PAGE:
Eastern vs. western Europe/periphery vs. core E.U. as countries like Poland and the three Baltic states are trying to increase influence within the E.U. using the framing of security policy against Russia as a conduit.

Uneven economic impacts of the Russia-Ukraine war could start weakening the united front in 2023 – especially if the predicted recession sets in and subsidies get costlier.

Emerging ‘Global south’ alliances can begin to cause disruptions to the existing world order. Of particular interest is the emerging bonhomie between China and the energy and cash-rich Gulf Cooperation Council (GCC) countries – especially Saudi Arabia. Only tortoise steps of Globalization 2.0. will emerge in 2023. But with increasing trade between emerging economies, talks about dealing in local currencies, oil for gold and Central Bank digital currencies, the impact could be far-reaching. The dollar dominance may not be going anywhere soon. Still, challengers in the form of the petro-yuan framework, countries like Saudi Arabia in BRICS, and events such as Russia-Iran bank linkages are emerging as challengers.

3. Economic Doom and Gloom?

Recession, hard or soft landing, China’s chaotic or orderly re-opening, prospects for U.S. slowdown, Europe’s energy inflation – economists and market pundits will continue grappling with these concerns in 2023. Economic statistics have steadily improved in the fourth quarter of 2022, with inflation rates coming down, surprise growth in the Eurozone and better-than-expected Covid management in China –creating a false sense of complacency. As of now, the recession/economic slowdown might seem milder than anticipated. However, inflation caused by structural supply-side constraints, uncertainty driven by geopolitical events (most notably, the Russia-Ukraine conflict) and a painful transition in the energy markets will ensure that the sword of economic volatility becomes part of business decision cycles.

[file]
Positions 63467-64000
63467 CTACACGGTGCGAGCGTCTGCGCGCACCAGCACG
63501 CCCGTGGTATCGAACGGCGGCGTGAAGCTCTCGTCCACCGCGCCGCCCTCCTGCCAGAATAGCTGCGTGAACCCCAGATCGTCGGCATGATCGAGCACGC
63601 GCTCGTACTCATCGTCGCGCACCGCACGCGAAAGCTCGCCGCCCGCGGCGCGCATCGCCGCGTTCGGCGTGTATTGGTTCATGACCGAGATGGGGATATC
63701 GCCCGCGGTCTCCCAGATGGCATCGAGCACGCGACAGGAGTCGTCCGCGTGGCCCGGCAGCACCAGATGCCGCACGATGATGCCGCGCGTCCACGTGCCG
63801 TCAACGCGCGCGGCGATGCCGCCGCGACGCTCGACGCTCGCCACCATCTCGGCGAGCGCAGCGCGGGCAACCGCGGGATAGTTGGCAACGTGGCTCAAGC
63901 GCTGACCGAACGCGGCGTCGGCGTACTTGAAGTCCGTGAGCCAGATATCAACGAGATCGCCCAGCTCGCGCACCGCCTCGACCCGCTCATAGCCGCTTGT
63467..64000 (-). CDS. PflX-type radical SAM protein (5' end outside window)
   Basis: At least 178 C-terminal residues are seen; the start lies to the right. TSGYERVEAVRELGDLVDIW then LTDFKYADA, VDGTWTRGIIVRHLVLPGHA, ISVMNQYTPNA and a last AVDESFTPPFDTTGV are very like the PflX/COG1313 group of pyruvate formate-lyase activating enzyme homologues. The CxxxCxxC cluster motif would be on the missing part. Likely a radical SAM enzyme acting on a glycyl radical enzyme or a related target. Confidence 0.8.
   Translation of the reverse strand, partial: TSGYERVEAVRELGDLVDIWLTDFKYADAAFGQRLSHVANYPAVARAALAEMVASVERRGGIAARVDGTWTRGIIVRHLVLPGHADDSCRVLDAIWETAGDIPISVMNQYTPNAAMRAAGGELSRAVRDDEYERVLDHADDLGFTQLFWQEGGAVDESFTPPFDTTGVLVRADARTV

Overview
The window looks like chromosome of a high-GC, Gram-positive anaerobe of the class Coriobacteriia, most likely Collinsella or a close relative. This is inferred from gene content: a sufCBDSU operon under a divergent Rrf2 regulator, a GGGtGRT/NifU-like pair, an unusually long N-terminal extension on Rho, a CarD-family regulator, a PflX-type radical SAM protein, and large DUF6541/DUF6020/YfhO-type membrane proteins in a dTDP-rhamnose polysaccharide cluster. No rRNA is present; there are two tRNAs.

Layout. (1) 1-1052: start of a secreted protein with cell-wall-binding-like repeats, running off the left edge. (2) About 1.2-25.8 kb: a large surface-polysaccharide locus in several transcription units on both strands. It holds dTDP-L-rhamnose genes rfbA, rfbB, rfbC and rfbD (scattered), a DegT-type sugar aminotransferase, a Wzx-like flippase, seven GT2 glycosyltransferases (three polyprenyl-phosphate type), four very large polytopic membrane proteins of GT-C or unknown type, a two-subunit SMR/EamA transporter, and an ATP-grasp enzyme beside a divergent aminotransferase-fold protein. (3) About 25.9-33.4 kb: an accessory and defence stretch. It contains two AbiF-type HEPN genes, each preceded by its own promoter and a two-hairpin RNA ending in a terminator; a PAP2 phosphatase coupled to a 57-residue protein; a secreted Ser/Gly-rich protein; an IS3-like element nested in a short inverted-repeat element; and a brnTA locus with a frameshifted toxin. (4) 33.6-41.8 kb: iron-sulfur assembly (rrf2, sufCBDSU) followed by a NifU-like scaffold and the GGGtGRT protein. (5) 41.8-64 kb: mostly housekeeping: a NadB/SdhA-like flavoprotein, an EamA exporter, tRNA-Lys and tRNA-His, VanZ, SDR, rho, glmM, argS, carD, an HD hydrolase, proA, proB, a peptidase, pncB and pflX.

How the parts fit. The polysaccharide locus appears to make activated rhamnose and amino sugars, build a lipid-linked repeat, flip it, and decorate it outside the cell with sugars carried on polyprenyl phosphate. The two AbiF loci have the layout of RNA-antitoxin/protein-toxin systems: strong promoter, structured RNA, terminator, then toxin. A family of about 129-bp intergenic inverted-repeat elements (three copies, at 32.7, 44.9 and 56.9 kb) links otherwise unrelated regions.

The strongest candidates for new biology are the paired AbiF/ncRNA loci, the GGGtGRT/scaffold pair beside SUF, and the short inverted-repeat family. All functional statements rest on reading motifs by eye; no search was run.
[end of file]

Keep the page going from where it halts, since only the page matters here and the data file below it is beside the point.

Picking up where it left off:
Beyond markets and short-term projections, businesses will have to develop robust mechanisms to monitor and respond (through risk assessments, diversification and non-financial risk matrices) to four key factors impacting macro-economics:

The uncertain trajectory of the Russia-Ukraine war/’perma crisis’ events

Superpower rivalries and how trends of sanctions and supply chain controls work out

Uncertain energy transition

Structural events such as climate impact and an aging workforce, especially in China.